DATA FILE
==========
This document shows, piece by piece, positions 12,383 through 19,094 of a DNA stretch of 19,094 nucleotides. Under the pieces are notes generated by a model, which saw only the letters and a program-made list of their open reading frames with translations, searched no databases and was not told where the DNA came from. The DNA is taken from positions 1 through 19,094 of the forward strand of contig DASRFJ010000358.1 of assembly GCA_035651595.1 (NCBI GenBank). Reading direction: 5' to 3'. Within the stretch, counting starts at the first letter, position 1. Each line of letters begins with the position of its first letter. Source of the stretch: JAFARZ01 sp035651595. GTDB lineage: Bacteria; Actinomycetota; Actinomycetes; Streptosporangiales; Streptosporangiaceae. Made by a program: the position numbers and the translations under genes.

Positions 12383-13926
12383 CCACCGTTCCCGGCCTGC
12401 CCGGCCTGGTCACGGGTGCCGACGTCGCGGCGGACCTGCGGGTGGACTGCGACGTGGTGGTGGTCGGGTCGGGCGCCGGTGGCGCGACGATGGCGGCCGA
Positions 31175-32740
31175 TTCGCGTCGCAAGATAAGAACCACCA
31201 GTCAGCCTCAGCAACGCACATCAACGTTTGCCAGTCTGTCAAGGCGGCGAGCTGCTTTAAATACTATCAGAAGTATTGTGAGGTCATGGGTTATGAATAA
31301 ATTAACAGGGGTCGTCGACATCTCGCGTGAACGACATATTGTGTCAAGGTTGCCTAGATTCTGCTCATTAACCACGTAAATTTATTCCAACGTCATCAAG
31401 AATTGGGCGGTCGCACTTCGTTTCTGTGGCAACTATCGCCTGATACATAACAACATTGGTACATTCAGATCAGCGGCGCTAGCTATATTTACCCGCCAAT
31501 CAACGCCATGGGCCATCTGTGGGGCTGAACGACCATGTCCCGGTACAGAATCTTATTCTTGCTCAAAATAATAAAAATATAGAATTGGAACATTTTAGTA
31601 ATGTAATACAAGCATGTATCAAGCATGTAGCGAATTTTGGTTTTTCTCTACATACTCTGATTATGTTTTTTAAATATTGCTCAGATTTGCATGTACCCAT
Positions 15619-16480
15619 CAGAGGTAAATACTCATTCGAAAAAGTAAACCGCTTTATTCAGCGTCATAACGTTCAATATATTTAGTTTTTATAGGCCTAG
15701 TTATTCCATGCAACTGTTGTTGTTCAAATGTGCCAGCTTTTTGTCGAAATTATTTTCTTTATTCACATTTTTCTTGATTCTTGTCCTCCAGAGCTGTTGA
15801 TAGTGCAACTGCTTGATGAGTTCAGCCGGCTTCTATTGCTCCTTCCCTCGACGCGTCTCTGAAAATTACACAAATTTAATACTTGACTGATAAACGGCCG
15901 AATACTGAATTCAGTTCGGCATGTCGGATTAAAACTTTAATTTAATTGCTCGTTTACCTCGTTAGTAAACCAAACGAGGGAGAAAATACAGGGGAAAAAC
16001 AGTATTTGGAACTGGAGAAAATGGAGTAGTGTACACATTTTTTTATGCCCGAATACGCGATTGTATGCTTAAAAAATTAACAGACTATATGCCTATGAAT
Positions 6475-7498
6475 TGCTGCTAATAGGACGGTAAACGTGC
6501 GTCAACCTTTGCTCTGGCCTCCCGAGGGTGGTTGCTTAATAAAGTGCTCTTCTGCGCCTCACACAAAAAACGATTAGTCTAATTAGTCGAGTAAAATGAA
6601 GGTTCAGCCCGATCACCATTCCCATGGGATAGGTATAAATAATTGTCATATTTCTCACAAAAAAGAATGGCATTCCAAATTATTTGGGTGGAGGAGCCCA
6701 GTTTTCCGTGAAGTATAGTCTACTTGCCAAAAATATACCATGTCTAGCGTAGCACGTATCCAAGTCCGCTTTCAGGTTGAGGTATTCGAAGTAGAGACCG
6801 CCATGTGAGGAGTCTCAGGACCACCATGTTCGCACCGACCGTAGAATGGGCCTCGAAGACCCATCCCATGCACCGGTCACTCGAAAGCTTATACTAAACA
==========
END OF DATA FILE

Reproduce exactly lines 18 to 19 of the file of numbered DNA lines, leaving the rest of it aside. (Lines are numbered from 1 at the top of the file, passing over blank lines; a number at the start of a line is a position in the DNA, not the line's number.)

Positions 6475-7498
6475 TGCTGCTAATAGGACGGTAAACGTGC